More questions than answers
Kabra SG. Abortion in India: myth and reality. Rajasthan: Rawat Publications; 2013. Hardcover, pp 189 ISBN 978-81-316-0564-6 INR 595
In this book, Dr SG Kabra aims at presenting the medical, legal and social dimensions of induced abortions. More specifically, he is concerned about the misuse, and even disregard, of the Medical Termination of Pregnancy (MTP) Act by medical professionals as well as pharmaceutical companies. As a senior professor from Jaipur, with degrees both in medicine and law, he has written extensively on medical ethics and medical audit.
The author has made a thorough attempt to list the studies pertaining to the male–female ratios in Rajasthan and India, and has also given estimates of the number of MTPs conducted. The appendices provide the complete MTP Act and the Pre-Conception and Pre-Natal Diagnostic Techniques (PCPNDT) Act, as well as the amendments to it, for the interested reader.
Unfortunately, the book does not fulfil its promise of being a fund of knowledge for “women activists . . ., medical professionals and policy-makers.” In addition, it does not live up to the claim on the inner cover that it is a must-read for “pro-abortion and pro-life groups.” This arises from the strong feelings of the author which prevent a balanced discussion on abortion. The use of terms like “pro-abortion” rather than “pro-choice”, “culling of the female” (see page 89), and “Abortion pills: Murder marketed” (see page 63) reflects the deep conviction of the author regarding the social and medical aspects of MTP. This is further underlined by the detailed description of the development of the foetus in layman’s terms, which is probably unnecessary in such a technical tome.
The description of the various surgical and medical procedures used covers only the barbaric methods which were employed in the past, but which have largely been abandoned by medical professionals. The author would have done well to explain that if these practices continue to be used, it is because the government has not yet managed to reach every woman through the provisions of the MTP Act. It would also have been worthwhile to mention that due to patriarchy and the deep-rooted disregard for women’s reproductive rights, women are still forced into illegal MTP instead of opting for a medically safe procedure. The fear of stigmatisation and compulsion to fulfil the family’s desire for a male child are some of the important social factors. While there are detailed discussions on the right to life of the unborn foetus versus the right of a woman over her own body, there is no mention of the fact that the rights both of children and women are secondary to the perceived rights of men and the family in Indian society.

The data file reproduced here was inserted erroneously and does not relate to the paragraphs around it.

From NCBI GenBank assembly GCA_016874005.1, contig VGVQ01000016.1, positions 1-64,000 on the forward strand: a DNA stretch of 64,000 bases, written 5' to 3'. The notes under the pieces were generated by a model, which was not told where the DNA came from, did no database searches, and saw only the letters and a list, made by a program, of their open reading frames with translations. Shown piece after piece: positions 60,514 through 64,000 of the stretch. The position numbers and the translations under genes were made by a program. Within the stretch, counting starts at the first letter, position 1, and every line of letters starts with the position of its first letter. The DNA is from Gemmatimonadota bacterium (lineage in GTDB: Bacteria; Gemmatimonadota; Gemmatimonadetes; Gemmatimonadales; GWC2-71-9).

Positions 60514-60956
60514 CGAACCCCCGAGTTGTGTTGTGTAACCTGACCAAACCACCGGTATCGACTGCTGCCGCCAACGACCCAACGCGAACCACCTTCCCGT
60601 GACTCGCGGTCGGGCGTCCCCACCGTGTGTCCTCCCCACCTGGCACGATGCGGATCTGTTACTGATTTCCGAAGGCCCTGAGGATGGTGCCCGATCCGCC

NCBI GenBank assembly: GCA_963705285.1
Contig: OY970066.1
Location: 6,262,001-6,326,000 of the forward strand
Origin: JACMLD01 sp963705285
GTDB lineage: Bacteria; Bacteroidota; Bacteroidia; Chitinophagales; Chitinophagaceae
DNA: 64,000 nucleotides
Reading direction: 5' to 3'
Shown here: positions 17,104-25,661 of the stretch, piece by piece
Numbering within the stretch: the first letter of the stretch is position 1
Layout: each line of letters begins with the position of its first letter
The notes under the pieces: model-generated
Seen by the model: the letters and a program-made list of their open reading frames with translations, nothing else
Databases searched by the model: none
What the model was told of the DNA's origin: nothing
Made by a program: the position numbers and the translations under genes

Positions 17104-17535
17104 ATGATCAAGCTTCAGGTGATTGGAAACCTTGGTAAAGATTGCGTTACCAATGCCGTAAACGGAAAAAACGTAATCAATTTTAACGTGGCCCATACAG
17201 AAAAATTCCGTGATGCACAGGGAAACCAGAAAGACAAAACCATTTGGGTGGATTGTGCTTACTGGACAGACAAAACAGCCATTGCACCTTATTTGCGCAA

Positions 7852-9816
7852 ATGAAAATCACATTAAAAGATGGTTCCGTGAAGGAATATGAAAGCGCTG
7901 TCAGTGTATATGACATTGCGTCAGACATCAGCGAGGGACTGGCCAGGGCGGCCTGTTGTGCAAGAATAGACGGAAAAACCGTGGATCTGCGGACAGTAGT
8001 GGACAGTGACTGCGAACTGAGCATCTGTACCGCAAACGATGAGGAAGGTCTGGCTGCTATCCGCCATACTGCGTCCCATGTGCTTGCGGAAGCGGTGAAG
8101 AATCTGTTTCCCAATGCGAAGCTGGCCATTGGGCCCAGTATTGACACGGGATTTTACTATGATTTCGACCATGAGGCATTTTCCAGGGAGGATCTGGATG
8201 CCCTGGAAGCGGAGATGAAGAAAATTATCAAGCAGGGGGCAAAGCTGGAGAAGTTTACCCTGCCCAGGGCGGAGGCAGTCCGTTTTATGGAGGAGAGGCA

The book also digresses into discussions of diverse topics, such as medical transgressions against patients in laparoscopy deaths, the role of the state in violations of human rights, including the Nuremberg trials, and the question of whether female foeticide is the actual cause of the change in the gender ratio in India. While these issues merit attention, discussing them in this book does not help to accomplish the objectives of the book.
Chapter 9, which deals with the ethics of assisted reproductive techniques and what constitutes medical professional misconduct, is useful for medicos but clouds the topic of abortion in India, which is a sufficiently “multidimensional issue”.
I read this book with interest as it covers a wide variety of ethical issues involving the medical professional and the state with respect to the subject of abortion. However, the author leaves us with more questions than answers. Considering the author’s long years of experience in this field, I would have been happier if he had provided us with a detailed analysis of the steps that can be taken to ensure an ethical and non-stigmatising way of helping women win their reproductive rights and fight gender discrimination.